Monday, November 10, 2008

A Mother's Haiku

Photograph credit: Mopsy

Sippy cup under
The carseat has made cheese
I call shamenbert

Sunday, November 9, 2008

The Gallo Nero

Pour a glass and pull up a chair! In our eager anticipation for the upcoming Grape Escape hosted by Cynthia at Muse Swings and Lavinia Ladyslipper at the Birdbath ChroniclesBlicky and I thought we'd crack open a nice bottle of Chianti and tell some stories we learned from Blicky's Italian friend, no he's not Joe Sixpack, he's Giovanni Damigiana. Not translating for you? Probably not, because most of the working class Joes I met in Tuscany were (*gasp*) socialists. Ruuuuunnn! Hide the children! Here's a damigiana:

 You lug it home (getting un ernia in the process) and bottle it yourself. It holds a few months worth of wine, or a month for the truly sodden and committed. After capping about thirty bottles, Giovanni Damigiana told us a wonderful tale about Chianti.

The story hearkens back to the medieval days when the Ghibellines (behind their swallow tail crenelations) warred with the Guelfs. Italy was not yet Italy, but an unruly conglomerate of city-states presided over by petulant and ostentatious dukes and lords. The Italian language had come into use only recently when Dante wrote the Divine Comedy, establishing the Florentine dialect as standard Italian.

The Florentines and the Sienese had been locked in a long, often bloody territorial struggle. It was finally decided that the dispute would be settled in the fairest way possible. A party of men would depart from each city at dawn when the cock crowed and the point at which they met would constitute the border between their territories. Now the Florentines, being an extraordinarily clever people, had a beautiful rooster ready to serve this most important task. They took this black bird and starved it half to death in the days leading up to the contest. When it was at last the appointed night the poor creature woke up in the middle of the night, screaming for food. The Florentines lost no time setting out. They met at Fonterutoli, which is only about 12 kilometers from Siena. All the area that they acquired through their ruse became known as the gallo nero region; some of the best wine growing land in Italy.

You can always tell a good Chianti from the black rooster, or gallo nero on the bottle. The red background indicates a good, solid Chianto Classico, and a gold background indicates the higher quality Riserva. In order to bear the gallo nero, vineyards must adhere to stringent standards. We here in the states often associate wine with privilege and culture, so I was surprise when Giovanni Damigiana just looked at the alcohol content to see whether the wine was good. "Oh 13, must be good." For those who really want to taste the best, the Brolio Ricasoli is the standard by which all the other Chianti wines are judged. But if you're like me, you'll just look for a high alcohol content and a black bird. Now for our toast: "Qui non beve in compania è un ladro o una spia." (He who doesn't drink in the company of others is either a thief or a spy.) Hey Blicky, why aren't you having any?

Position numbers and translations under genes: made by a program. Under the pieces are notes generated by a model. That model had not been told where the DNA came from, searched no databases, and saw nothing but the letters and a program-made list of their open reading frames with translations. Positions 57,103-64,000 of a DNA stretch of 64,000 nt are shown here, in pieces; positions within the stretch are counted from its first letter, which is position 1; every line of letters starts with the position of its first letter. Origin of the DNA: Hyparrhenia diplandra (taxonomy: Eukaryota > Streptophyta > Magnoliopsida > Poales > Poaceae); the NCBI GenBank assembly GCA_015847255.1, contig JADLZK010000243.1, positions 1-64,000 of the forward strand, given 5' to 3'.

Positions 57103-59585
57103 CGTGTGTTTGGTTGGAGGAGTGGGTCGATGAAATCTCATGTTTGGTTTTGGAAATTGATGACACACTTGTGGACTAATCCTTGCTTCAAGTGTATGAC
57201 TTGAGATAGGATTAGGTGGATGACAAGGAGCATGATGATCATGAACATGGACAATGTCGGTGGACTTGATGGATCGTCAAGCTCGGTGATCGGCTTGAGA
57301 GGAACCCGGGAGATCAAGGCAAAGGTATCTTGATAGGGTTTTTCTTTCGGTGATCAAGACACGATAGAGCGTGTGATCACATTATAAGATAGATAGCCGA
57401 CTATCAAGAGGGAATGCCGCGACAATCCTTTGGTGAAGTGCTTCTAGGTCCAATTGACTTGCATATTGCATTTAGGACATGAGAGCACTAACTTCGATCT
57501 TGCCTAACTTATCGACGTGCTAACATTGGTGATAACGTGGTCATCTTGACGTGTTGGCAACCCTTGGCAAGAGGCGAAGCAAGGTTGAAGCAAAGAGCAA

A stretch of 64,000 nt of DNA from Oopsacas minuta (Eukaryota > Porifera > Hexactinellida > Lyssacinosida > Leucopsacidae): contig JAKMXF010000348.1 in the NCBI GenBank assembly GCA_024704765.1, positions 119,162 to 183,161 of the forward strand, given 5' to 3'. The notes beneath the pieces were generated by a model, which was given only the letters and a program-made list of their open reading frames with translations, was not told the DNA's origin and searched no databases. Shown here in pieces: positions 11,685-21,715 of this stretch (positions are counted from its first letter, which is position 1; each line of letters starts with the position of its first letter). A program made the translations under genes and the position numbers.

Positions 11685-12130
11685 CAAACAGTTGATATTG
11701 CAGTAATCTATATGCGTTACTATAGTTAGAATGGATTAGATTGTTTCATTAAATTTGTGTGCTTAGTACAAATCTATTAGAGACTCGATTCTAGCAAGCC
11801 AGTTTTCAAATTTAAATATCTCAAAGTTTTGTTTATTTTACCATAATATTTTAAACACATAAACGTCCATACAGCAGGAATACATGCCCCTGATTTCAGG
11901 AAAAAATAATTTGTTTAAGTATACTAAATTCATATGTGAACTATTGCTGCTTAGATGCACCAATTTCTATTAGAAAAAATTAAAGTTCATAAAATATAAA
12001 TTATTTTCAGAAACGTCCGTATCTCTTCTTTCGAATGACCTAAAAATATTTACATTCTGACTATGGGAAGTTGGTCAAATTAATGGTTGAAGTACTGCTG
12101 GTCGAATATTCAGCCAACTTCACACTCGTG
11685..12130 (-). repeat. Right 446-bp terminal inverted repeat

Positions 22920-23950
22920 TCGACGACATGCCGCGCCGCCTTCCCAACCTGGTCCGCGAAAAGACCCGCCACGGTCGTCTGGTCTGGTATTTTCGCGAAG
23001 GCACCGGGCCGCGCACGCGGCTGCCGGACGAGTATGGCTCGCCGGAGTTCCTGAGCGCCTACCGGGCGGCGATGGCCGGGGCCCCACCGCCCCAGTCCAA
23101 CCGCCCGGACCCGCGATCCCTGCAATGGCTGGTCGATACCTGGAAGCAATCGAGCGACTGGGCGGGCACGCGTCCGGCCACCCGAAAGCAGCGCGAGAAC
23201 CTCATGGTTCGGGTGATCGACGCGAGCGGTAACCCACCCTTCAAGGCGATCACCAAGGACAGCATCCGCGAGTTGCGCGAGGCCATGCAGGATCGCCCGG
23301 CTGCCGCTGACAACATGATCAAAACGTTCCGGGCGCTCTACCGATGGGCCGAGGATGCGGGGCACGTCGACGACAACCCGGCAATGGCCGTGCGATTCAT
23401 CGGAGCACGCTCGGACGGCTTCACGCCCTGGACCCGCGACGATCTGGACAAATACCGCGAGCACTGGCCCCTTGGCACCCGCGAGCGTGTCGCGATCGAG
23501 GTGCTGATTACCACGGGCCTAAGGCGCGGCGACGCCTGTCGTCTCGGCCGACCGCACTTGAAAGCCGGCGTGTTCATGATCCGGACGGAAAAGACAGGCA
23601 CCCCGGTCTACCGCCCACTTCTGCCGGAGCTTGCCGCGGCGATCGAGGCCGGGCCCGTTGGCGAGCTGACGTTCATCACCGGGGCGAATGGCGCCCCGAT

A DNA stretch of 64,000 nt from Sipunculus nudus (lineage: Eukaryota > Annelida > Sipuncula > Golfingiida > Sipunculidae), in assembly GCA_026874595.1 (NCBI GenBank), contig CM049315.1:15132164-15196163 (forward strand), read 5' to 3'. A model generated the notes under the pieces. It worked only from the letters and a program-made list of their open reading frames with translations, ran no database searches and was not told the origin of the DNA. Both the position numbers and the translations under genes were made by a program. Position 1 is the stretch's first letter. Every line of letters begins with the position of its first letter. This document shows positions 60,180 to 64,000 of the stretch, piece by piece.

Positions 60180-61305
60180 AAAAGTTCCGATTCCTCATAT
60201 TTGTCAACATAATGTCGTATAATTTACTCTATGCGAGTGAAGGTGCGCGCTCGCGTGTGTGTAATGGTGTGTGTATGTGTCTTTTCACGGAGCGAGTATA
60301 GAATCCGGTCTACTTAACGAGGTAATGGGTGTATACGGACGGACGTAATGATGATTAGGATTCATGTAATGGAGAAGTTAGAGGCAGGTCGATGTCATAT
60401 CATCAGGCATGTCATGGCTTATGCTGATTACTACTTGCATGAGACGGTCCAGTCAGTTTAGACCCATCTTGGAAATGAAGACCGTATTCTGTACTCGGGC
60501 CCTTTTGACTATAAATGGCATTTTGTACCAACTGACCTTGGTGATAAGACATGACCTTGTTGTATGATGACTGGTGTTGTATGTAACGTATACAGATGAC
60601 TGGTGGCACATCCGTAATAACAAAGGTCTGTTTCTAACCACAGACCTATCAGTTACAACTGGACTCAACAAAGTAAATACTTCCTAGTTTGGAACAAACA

Oooh Pretty Award!

Thank you, thank you Cynthia at Muse Swings for sharing this beautiful award with Blicky Kitty. This is a beautiful one to post. It was created by Lavinia Ladyslipper over at the Birdbath Chronicles, where you can find a treasure trove of beautiful imagery.

It was the perfect moment to log on and see it because we were tromping around Boston, crunching leaves and drinking Chianti in celebration our nine year anniversary.

Here's the little Rhode Island church where we got married. The artist totally sucks and she made the church crooked (idiot) but she was free. I think she used a bamboo pen and ink, which she probably stole from a baby panda knowing her.

Sonnet 104

To me, fair friend, you never can be old, 
For as you were when first your eye I eyed,
Such seems your beauty still. Three winters cold 
Have from the forests shook three summers' pride,
Three beauteous springs to yellow autumn turn'd 
In process of the seasons have I seen, 
Three April perfumes in three hot Junes burn'd,
Since first I saw you fresh, which yet are green.

William Shakespeare

Thursday, November 6, 2008